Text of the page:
The server (which contains the proxy server) 100 provides a portal to the web and also provides means for synchronising pages and the page elements of each browser type. The proxy server 201 is able to communicate with at least one page server (nominally by HTTP requests, and the page server can be anywhere on the internet that the server can “see”; it could be local, even the same machine.) 303 in order to retrieve content requested by the browsers. The proxy server 201 is able to request pages and receive the requested pages from the page server 303 and is enabled to push pages to the HTML browser. Furthermore, each of the two browsers is able directly to request content from the page server 303 (the page server is somewhere on the internet, so if the clients can “see” it, they can request pages directly from it rather than via the server). This reduces the computational load on the proxy server 201.
 The map file 203 comprises a look-up table which is used to map URLs between HTML and VXML browsers. When a browser requests a new page the map file is referred to by the proxy server 201 to establish which other pages are required to update the other browser in the group. Conversion between pages need not be linear, in that a single page in one browser type may be equivalent to numerous pages for another browser type. The map file 203 further contains instructions on how page elements are to be mapped between browser types, for example date fields, quantities, addresses. It will be appreciated that it is the map file 203 which allows the uni-modal interfaces to cooperate. Thus the service designer may create a dialogue for each of the component browsers and an appropriate map file 203, executed in XML, which translates messages between the browser types. It is beneficial that a service designer may construct this multi-modal interface using standard software editing techniques. The independence of each browser allows a user to select an appropriate input modality; restrictions imposed on the user during the session arise from the limitation of the dialogue of a particular uni-modal interface and not through the relationship between uni-modal interfaces.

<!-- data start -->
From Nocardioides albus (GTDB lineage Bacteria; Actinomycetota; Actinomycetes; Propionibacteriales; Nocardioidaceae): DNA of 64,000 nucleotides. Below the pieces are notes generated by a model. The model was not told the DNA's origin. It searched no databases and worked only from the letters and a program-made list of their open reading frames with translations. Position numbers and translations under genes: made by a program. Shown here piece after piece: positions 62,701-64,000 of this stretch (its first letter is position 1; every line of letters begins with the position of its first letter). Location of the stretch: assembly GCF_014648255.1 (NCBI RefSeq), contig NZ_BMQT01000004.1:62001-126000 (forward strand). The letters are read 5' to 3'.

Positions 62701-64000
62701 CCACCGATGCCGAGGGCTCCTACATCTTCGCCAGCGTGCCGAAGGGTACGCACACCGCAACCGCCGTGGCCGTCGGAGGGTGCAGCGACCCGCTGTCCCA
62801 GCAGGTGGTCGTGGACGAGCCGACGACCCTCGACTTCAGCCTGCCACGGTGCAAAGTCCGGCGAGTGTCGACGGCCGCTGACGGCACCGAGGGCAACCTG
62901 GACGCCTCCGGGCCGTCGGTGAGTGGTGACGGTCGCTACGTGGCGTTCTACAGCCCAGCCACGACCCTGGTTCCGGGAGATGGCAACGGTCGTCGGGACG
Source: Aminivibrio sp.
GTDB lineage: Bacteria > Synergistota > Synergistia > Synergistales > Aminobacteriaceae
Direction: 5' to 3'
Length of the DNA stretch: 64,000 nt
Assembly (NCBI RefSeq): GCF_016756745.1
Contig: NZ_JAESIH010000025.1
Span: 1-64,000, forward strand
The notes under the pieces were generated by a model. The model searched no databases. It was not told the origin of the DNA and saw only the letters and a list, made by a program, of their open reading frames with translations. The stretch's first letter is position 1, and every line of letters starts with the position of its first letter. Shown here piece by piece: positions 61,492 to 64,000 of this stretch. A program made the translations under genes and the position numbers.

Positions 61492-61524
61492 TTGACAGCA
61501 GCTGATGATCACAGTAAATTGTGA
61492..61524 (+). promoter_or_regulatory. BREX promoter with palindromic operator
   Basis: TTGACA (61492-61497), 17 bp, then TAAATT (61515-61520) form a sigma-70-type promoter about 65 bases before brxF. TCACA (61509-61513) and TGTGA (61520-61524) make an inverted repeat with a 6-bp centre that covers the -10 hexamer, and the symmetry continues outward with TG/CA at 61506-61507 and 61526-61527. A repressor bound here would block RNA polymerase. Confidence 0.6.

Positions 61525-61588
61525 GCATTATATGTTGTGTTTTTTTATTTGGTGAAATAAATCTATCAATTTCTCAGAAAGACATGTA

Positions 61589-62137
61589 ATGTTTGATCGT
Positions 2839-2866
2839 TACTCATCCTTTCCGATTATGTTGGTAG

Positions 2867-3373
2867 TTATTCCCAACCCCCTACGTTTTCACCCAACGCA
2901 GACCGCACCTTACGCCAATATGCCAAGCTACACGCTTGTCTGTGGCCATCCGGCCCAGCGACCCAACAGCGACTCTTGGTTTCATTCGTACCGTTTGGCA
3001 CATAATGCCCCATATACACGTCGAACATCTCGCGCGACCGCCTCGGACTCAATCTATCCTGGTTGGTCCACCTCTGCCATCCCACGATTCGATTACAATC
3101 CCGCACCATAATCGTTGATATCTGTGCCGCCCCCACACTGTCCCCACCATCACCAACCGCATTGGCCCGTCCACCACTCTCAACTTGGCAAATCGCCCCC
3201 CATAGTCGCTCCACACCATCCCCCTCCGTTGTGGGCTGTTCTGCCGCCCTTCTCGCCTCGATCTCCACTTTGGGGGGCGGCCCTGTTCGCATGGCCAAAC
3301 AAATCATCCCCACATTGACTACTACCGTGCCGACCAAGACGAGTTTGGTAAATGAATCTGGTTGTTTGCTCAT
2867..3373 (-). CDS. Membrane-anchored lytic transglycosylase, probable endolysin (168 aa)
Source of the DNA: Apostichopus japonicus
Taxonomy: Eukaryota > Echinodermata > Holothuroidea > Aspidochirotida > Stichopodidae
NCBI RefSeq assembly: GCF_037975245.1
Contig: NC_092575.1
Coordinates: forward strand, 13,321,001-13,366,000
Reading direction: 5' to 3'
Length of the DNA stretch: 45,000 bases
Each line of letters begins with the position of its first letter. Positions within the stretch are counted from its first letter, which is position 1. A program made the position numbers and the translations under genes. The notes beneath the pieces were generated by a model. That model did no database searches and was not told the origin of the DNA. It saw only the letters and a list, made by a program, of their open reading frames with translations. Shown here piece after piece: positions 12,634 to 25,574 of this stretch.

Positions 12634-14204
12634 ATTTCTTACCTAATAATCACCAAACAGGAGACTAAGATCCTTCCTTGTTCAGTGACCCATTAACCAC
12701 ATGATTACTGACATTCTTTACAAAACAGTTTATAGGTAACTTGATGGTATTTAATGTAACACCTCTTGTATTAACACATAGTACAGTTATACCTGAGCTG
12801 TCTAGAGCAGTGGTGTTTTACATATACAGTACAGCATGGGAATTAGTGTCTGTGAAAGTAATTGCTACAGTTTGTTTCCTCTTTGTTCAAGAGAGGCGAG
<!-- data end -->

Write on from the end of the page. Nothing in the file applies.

Page level updating of the browsers in a group is the responsibility of the proxy server 201 while event level updating is handled by the blackboard 202. The proxy server 201 and the blackboard 202 refer to the map file 203 in order to convert between browser types.
 Using an HTML browser the user starts a session by entering the URL to visit an application program's homepage.
 The start-page for the chosen application is returned by the proxy server 201.